The Poehler and Fey books are especially of a piece (though Amy’s is the fancier production, with slick paper, color photographs and an embossed cover), and could be profitably paired as a holiday gift. The two women trained together at Chicago’s Second City and toured in its touring company, co-hosted Weekend Update on “Saturday Night Live,” co-starred in “Baby Mama” and co-hosted the 2013 Golden Globes.. (They’re like a less codependent Mick and Keith.) Each comes from what seem like solid, centered, hard-working families; both prize hard work and generosity; and both were trained in the church of Del Close, the improv guru whose widely shared mantra was (note resemblance to Poehler’s title) “Say yes”: a comedy imperative -- along with listening, being present and not stepping on the other guy’s line -- that translates well into the offstage improvisatory world. (Though, as Poehler points out at several points in her book, a solid “no” can be good too.)
Poehler has struggled in ordinary ways (divorce, postpartum depression) that she doesn’t romanticize and has had rare opportunities and successes that she also doesn’t romanticize, sizing herself up (or down, as necessary) with a joke. Comedy is wisdom with a crack in it, copyright this column 2014, and “Yes Please” is wise throughout and funny on most every page. It is also filled with fine throwaway lines like “Going outside at night in your pajamas is like breaking out of jail.” Nearly the last sentence in the book is “The only way we will survive is by being kind,” which sums it up pretty well. Lovely and impertinent.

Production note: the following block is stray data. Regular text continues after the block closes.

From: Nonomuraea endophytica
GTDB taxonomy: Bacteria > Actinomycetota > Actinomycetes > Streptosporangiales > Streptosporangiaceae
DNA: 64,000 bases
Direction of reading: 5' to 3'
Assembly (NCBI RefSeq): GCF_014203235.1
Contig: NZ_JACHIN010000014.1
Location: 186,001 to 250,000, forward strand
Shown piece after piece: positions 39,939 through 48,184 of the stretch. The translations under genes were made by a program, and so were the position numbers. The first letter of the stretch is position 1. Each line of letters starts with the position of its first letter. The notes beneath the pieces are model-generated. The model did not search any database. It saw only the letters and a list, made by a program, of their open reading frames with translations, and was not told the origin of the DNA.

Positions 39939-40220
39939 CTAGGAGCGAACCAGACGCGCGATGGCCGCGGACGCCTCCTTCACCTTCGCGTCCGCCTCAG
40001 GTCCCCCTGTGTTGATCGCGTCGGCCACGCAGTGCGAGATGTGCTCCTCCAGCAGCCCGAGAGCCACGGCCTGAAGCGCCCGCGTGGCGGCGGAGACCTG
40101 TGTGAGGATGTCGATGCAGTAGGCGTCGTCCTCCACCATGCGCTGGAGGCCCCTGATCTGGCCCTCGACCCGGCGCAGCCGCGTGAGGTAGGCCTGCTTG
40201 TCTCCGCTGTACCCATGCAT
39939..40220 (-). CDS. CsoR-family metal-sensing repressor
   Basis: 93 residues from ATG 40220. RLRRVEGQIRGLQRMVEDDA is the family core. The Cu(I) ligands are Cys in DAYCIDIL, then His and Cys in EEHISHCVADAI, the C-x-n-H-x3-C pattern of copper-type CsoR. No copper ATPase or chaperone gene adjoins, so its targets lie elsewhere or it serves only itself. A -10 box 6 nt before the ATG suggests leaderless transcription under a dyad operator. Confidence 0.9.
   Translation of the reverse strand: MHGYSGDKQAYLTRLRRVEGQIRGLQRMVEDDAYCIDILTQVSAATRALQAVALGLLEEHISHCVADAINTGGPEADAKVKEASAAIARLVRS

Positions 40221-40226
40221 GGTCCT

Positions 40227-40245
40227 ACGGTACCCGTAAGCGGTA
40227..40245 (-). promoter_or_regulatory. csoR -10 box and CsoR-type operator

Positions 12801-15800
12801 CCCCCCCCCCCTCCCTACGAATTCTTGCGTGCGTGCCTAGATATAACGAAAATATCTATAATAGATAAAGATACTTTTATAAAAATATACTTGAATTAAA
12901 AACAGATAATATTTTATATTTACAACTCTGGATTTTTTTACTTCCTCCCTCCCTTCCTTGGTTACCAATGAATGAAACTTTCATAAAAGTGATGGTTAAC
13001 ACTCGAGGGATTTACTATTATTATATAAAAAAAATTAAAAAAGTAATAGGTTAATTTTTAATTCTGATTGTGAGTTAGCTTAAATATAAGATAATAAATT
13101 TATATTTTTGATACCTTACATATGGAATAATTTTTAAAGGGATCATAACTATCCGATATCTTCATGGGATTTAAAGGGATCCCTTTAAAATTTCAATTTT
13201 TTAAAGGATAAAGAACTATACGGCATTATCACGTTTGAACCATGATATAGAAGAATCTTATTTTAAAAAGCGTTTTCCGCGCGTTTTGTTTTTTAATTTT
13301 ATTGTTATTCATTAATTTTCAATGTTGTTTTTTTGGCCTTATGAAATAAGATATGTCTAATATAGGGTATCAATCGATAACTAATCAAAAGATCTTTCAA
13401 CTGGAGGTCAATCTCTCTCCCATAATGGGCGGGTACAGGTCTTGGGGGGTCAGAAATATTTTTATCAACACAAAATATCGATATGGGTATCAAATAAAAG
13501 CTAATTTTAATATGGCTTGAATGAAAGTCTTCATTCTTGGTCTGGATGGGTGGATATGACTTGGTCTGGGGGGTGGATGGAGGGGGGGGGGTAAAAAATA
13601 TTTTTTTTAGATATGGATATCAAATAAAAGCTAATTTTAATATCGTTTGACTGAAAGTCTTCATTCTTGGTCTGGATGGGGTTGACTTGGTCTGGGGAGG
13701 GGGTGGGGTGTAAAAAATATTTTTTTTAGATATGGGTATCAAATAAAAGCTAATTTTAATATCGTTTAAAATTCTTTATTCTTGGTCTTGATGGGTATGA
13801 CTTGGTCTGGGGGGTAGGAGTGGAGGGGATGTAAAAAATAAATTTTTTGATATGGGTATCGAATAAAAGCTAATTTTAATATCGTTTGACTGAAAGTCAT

“Banksy Does New York” (HBO, Monday). I have never thought much about Banksy, the invisible street artist, except to think that I would probably find him irritating if I ever thought about him much. Some of that is just distrust of popularity, I admit. But this short documentary about his monthlong “residency” in New York in October 2013 -- during which he revealed a new work every day, putting its image online, but not its location, leaving that to the city to puzzle out -- is utterly charming. Directed by Chris Moukarbel (“Meet Me at the Zoo,” about that “Leave Britney alone” guy), it mixes crowd-sourced video with interviews conducted during and after the event with fans and art people as well as pages and sound files from the artist’s website, self-mocking museum-tour narratives that “explained” the site-specific works. (These included, along with wall paintings, a meat truck with keening stuffed animals peeking out from the slats; it was in the news, and everywhere.) The city, of course, and the reactions of the citizens (delight, disdain, looking to make a buck out of it) also became part of the piece, which acknowledged -- as does the film -- New York’s central place in the history of modern street art, and the discouraging effects of gentrification. I wouldn’t care to argue whether or not what he does is art, mostly because that’s not an argument it ever feels worth having; and as to whether it’s vandalism, I’m not sure even Banksy would argue that technical point -- I assume he does his work in full expectation that it will be either painted over or removed (whether that’s “stealing” is itself another point the film debates) or altered in turn by some other artist or punk. (All that happens here.) In any case, Mourkabel has made a likable film about people and pictures and art and life and how to bend a city, for a time, to your will.